, Volume 44, Issue 2, pp 589-601,
Open Access This content is freely available online to anyone, anywhere at any time.

How does taxonomic resolution affect chironomid-based temperature reconstruction?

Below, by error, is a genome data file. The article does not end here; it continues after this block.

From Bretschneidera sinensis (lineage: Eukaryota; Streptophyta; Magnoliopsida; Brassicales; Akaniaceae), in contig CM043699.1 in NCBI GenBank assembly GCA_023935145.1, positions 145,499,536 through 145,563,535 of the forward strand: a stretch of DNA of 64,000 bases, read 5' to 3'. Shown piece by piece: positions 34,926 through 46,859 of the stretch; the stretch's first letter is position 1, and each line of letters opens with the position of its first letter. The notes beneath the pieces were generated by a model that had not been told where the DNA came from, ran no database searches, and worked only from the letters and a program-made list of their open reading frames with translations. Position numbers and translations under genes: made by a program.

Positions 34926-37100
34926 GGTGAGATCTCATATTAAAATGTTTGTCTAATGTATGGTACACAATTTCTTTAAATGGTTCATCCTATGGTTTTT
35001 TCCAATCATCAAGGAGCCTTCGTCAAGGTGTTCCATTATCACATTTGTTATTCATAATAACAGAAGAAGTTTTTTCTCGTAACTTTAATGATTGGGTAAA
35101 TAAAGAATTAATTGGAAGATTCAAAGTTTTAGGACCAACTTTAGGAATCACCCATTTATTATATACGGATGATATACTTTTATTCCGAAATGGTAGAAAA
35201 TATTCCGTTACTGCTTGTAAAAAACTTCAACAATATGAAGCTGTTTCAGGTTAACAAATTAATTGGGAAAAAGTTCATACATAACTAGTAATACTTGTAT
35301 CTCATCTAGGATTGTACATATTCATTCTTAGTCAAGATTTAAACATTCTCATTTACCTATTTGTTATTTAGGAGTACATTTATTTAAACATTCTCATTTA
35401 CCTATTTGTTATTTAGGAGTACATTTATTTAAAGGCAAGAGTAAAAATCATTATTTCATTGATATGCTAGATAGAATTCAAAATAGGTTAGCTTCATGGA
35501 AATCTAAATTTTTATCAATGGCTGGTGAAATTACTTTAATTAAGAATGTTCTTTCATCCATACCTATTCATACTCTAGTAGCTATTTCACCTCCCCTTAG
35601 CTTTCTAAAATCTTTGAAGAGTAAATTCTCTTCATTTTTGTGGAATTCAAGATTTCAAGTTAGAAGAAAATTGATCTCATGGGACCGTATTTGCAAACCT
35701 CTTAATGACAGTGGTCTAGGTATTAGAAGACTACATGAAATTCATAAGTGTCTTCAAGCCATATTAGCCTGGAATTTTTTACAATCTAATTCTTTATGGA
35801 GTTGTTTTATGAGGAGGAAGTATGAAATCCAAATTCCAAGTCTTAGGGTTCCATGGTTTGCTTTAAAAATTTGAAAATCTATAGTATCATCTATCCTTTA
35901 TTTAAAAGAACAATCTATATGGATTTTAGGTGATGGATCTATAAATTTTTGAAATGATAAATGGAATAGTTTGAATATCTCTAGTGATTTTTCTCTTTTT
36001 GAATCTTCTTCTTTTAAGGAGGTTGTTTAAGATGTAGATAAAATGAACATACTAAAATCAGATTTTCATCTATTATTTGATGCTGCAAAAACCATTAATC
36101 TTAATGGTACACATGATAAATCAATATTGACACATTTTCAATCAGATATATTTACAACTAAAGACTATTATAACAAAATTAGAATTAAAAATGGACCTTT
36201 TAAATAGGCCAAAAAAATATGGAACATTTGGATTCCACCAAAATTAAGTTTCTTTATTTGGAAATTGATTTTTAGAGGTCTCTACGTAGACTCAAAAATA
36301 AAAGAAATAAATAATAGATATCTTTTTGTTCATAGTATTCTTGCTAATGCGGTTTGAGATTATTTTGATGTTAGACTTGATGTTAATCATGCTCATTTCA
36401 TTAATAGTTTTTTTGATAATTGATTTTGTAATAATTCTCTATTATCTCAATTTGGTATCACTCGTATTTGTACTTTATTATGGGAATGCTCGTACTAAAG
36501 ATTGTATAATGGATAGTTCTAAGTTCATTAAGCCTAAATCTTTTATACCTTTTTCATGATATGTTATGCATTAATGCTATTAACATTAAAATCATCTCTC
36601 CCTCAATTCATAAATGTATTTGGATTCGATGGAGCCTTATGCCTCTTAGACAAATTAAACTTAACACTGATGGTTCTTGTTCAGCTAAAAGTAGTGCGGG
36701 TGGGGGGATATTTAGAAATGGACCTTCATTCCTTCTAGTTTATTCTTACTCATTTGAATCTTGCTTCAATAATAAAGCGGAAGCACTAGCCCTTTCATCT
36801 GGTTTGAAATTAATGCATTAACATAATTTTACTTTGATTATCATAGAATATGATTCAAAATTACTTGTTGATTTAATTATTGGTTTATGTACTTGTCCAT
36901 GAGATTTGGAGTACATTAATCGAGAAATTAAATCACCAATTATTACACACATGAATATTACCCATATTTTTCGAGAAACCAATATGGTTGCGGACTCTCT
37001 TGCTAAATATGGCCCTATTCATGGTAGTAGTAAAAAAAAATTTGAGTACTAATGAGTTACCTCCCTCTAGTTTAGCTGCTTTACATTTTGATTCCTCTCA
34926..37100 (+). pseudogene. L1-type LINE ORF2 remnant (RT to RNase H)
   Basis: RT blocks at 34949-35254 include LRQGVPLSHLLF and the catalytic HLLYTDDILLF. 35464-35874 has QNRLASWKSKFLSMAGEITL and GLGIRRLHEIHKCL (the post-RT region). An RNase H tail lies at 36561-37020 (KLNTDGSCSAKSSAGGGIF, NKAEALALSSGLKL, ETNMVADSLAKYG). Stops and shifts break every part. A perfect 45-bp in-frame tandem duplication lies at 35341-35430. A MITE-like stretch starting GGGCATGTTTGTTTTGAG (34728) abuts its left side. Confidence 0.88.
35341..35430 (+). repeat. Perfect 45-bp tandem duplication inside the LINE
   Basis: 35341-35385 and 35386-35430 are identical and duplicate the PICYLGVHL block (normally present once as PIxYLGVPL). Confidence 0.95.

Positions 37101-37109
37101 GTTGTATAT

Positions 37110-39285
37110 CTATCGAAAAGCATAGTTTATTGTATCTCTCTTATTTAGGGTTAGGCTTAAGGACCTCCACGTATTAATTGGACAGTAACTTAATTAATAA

The resolution achievable for chironomid identifications has increased in recent years because of significant improvements in taxonomic literature. However, high taxonomic resolution requires more training for analysts. Furthermore, with greater taxonomic resolution, misidentifications and the number of rare, poorly represented taxa in chironomid calibration datasets may increase. We assessed the effects of various levels of taxonomic resolution on the performance of chironomid-based temperature inference models (transfer functions) and temperature reconstruction. A calibration dataset consisting of chironomid assemblage and temperature data from 100 lakes was examined at four levels of taxonomic detail. The coarsest taxonomic resolution primarily represented identifications to genus or suprageneric level. At the highest level of taxonomic resolution, identification to genus level was possible for 37% of taxa, and identification below genus was possible for 60% of taxa. Transfer functions were obtained using Weighted Averaging (WA) and Weighted Averaging-Partial Least Squares (WA-PLS) regression. Cross-validated performance statistics, such as the root mean square error of prediction (RMSEP) and the coefficient of determination (r 2) between inferred and observed values improved considerably from the lowest taxonomic resolution level (WA: RMSEP 1.91°C, r 2 0.78; WA-PLS: RMSEP 1.59°C, r 2 0.86) to the highest taxonomic resolution level (WA: RMSEP 1.66°C, r 2 0.84; WA-PLS: RMSEP 1.41°C, r 2 0.89). Reconstructed July air temperatures during the Lateglacial period based on fossil chironomid assemblages from Hijkermeer (The Netherlands) were similar for all levels of taxonomic resolution, except the coarsest level. At the coarsest taxonomic level, reconstruction failed to infer one of the known Lateglacial cold episodes in the record. Also, the difference in reconstructed values based on lowest and highest taxonomic resolutions exceeded sample-specific estimated standard errors of prediction in several instances. Our results suggest that chironomid-based transfer functions at the highest taxonomic resolution outperform models based on lower-resolution calibration data. However, transfer functions of intermediate taxonomic resolution produced results very similar to models based on high-resolution taxonomic data. In studies that include analysts with different levels of expertise, inference models based on intermediate taxonomic resolution, therefore, might provide an alternative to transfer functions of maximum taxonomic detail in order to ensure taxonomic consistency between calibration datasets and down-core records produced by different analysts.